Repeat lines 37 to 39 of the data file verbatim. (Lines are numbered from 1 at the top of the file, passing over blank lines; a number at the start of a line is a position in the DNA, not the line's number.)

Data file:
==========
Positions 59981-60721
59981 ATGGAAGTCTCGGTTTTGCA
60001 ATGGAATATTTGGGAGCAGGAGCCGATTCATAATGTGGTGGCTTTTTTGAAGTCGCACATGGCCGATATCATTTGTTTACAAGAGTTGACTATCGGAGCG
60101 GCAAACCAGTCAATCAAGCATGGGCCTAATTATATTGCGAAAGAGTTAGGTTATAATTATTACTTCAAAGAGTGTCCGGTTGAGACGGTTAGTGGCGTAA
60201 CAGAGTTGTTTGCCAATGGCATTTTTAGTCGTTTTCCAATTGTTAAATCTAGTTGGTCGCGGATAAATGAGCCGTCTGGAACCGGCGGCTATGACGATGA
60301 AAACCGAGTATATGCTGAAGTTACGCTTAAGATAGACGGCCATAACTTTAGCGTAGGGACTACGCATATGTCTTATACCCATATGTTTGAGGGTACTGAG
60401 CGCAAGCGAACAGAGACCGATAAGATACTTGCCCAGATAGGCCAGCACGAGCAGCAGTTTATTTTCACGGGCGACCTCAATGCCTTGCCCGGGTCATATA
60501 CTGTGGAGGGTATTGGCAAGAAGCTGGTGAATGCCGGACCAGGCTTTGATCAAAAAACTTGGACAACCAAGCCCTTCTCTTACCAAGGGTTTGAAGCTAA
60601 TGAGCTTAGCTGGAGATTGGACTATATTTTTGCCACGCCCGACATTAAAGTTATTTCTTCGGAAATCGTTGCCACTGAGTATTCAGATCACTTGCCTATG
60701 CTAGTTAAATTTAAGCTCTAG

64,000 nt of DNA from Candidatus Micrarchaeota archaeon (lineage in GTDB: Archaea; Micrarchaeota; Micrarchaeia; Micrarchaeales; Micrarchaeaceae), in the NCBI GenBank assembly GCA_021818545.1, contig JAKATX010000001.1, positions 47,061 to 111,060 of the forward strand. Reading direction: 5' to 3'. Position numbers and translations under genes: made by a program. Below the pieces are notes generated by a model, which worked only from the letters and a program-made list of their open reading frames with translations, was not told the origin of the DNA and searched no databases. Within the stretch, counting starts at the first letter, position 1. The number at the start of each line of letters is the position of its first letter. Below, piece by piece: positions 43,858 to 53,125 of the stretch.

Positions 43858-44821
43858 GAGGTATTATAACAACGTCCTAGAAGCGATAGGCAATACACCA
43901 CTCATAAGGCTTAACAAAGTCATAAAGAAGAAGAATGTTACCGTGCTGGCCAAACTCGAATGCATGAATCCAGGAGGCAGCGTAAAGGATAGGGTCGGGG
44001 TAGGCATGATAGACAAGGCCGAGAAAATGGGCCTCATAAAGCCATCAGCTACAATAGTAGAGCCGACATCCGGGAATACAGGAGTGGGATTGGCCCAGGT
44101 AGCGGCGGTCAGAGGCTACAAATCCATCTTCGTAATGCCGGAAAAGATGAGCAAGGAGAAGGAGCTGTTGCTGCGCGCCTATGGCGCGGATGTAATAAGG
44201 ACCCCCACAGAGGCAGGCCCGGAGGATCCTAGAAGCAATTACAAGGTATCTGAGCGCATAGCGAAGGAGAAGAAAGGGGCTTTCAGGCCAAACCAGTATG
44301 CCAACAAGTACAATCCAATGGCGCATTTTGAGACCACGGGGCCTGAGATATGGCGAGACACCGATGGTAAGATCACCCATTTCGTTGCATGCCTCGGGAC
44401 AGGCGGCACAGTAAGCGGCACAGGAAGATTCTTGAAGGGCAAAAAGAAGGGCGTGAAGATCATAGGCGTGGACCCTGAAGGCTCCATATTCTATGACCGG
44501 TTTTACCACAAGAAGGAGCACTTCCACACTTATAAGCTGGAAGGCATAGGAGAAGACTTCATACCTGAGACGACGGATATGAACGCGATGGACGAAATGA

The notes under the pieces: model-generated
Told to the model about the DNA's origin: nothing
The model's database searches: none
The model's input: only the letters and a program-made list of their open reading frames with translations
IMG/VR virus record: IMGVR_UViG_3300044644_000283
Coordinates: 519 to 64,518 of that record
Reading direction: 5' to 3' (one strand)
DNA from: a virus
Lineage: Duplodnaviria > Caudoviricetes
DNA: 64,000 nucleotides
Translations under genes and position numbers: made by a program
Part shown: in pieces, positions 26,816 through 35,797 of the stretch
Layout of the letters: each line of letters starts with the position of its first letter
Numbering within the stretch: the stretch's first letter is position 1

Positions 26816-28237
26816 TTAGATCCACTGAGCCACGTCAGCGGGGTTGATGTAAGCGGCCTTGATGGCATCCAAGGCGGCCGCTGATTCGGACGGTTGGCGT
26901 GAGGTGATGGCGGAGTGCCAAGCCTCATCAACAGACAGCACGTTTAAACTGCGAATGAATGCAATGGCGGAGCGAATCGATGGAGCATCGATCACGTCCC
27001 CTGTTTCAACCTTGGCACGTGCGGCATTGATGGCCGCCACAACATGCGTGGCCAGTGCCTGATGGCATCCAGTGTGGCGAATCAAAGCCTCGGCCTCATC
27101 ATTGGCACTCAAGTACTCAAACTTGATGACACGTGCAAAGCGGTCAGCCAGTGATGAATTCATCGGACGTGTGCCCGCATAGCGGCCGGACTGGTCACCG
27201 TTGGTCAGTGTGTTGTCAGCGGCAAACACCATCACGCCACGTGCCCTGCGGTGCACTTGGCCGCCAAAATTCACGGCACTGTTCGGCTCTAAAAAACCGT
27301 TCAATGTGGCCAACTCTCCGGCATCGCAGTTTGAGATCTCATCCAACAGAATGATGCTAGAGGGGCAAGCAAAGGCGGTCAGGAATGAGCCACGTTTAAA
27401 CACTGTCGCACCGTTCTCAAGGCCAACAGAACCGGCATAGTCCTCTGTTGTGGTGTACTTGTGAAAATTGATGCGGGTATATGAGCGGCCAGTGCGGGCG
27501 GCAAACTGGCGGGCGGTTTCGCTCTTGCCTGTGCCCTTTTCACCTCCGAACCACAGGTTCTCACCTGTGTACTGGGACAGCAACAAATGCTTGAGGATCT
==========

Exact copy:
26901 GAGGTGATGGCGGAGTGCCAAGCCTCATCAACAGACAGCACGTTTAAACTGCGAATGAATGCAATGGCGGAGCGAATCGATGGAGCATCGATCACGTCCC
27001 CTGTTTCAACCTTGGCACGTGCGGCATTGATGGCCGCCACAACATGCGTGGCCAGTGCCTGATGGCATCCAGTGTGGCGAATCAAAGCCTCGGCCTCATC
27101 ATTGGCACTCAAGTACTCAAACTTGATGACACGTGCAAAGCGGTCAGCCAGTGATGAATTCATCGGACGTGTGCCCGCATAGCGGCCGGACTGGTCACCG